How to read a lot of books
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Last year I read 90 books. That’s the most I’ve ever read in a single year. I set a goal of 52 books every year, but for the past few years, I’ve read at least 80 books. I’m often asked how it’s possible to read that many books each year, so I’ve outlined some of the things I do to help get me there.
A little background info…
I remember being an avid reader as a kid, but it sort of fizzled as I got into middle school and books started to become required readings. I didn’t enjoy most of the books that were assigned so I insisted on not reading at all. I took that mindset into college and didn’t read unless it was assigned for class.
I started reading casually again in 2012 because I was starting to get burned out from graduate school. I thought some good fiction would help break up the monotony of school. I found Goodreads and set a reading challenge of 12 books for the year. I convinced myself I was busy, but that 1 book per month would be attainable. I finished the year with 19. I was pumped. Each year the goal increased until I finally started setting a goal of 52 books each year.
The following are some of my thoughts on how you can also start reading more each year if you really want to. I’ve tried to match them with an economic principle when I could since everything is about economics!
Step #1: Framing Your Choices
The first response I often hear from people who learn about how much I read is that they want to read more, but don’t have the time to read that much. I don’t believe that. I think people are lying to themselves and that they just don’t prioritize reading above other things they want to do. We live in a world of unlimited wants, but our time is scarce. That means we have to make decisions about how we spend our time.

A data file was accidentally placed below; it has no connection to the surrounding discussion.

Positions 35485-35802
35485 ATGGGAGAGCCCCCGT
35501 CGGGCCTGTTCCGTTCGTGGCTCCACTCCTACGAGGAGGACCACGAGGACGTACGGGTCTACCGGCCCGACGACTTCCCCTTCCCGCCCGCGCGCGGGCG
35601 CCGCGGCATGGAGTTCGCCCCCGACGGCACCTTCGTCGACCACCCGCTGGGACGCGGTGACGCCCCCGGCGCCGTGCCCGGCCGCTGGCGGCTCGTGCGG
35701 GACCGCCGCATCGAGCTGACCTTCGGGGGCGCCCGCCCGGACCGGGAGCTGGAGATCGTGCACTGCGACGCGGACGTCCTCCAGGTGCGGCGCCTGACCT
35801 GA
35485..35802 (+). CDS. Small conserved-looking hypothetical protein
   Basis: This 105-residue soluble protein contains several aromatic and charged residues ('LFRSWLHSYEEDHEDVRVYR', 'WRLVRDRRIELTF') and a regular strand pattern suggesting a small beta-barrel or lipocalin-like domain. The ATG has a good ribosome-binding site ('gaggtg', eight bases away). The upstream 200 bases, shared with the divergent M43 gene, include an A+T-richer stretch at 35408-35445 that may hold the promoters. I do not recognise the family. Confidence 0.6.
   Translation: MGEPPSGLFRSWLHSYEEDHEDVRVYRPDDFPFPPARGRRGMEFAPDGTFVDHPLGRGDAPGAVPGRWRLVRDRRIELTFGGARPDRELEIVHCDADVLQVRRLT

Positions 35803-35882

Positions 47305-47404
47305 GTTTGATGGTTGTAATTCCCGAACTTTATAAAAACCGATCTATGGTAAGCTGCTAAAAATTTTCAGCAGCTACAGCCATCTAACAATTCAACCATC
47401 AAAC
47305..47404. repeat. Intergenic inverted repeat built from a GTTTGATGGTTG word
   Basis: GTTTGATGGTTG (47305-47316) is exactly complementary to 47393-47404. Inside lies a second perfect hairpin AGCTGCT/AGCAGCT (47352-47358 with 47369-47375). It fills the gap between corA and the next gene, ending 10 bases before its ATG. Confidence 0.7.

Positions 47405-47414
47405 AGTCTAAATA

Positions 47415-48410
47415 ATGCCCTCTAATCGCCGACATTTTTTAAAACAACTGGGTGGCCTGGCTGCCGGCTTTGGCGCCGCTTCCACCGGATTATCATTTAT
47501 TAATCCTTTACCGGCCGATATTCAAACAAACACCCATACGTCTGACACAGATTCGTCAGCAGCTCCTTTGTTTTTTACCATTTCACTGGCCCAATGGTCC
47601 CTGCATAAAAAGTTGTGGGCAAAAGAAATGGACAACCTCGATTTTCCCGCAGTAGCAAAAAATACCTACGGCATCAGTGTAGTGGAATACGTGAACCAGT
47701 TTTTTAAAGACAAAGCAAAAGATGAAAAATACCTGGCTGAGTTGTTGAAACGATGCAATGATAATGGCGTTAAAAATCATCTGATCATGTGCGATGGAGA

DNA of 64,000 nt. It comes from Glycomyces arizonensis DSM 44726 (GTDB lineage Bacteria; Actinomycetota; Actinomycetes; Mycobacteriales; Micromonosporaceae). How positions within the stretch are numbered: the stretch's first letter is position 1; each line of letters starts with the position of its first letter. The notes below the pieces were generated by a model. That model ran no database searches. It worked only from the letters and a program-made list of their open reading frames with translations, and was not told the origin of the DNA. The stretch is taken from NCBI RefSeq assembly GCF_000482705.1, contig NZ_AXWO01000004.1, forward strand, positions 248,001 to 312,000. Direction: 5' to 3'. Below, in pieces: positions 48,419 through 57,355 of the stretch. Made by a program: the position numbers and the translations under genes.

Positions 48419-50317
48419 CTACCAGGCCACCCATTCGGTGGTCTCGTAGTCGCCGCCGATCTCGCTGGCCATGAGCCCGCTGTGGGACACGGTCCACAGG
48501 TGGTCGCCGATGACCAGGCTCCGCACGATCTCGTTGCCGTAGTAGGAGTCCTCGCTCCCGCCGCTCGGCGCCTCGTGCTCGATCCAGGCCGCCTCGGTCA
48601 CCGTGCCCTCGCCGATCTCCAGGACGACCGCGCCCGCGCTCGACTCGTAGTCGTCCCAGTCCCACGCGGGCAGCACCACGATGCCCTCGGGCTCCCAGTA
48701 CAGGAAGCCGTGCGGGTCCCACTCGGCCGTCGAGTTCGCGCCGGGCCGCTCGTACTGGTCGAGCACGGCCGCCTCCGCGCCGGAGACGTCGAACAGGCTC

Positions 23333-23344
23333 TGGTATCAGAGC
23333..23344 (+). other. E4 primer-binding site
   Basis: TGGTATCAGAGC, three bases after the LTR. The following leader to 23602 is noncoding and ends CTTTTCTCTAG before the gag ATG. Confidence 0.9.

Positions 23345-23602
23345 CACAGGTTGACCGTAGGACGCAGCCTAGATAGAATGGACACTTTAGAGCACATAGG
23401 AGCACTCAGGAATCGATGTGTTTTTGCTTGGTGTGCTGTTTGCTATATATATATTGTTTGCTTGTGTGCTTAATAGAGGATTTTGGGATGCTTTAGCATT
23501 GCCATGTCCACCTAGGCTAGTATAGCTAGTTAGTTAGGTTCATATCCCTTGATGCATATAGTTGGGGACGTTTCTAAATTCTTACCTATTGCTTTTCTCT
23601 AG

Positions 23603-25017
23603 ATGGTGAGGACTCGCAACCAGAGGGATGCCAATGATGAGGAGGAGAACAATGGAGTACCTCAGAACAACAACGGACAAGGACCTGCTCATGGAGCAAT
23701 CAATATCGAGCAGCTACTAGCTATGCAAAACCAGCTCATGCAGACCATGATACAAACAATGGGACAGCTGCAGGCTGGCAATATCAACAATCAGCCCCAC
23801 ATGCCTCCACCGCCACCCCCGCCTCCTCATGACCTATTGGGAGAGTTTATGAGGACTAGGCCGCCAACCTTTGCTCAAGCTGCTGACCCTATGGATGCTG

At a minimum, I spend 30 minutes in the morning and 30 minutes in the evening reading every day. I’m not a fast reader by any means, but I can usually read about 20-25 pages in each of those time blocks. That means I finish about 40 pages every day. Multiply that by 7 days and I read 280–350 pages each week. That’s about 1 book per week.
Still don’t believe me? President Obama shared hundreds of books while he was in office and continues to release reading lists. Bill Gates has released a reading list every year since 2012 with a dozen different books he enjoyed that year. I do not believe there are very many people who are busier than a sitting US president and a global business leader.
If you still don’t think you have time, hopefully, some of these ideas will help you find time in your day to squeeze in some pages.
Step #2: Variety Helps
I am of the mindset that audiobooks count as books. I stopped doing audiobooks a couple of years ago, but I don’t discount anyone else’s reading list if they did audiobooks. I know that’s a controversial take for some, but I don’t really care. The biggest change for me over the past year has been more ebooks, which I used to really hate. That wasn’t necessarily because of the delivery method, but rather that I didn’t want to spend more time looking at a screen.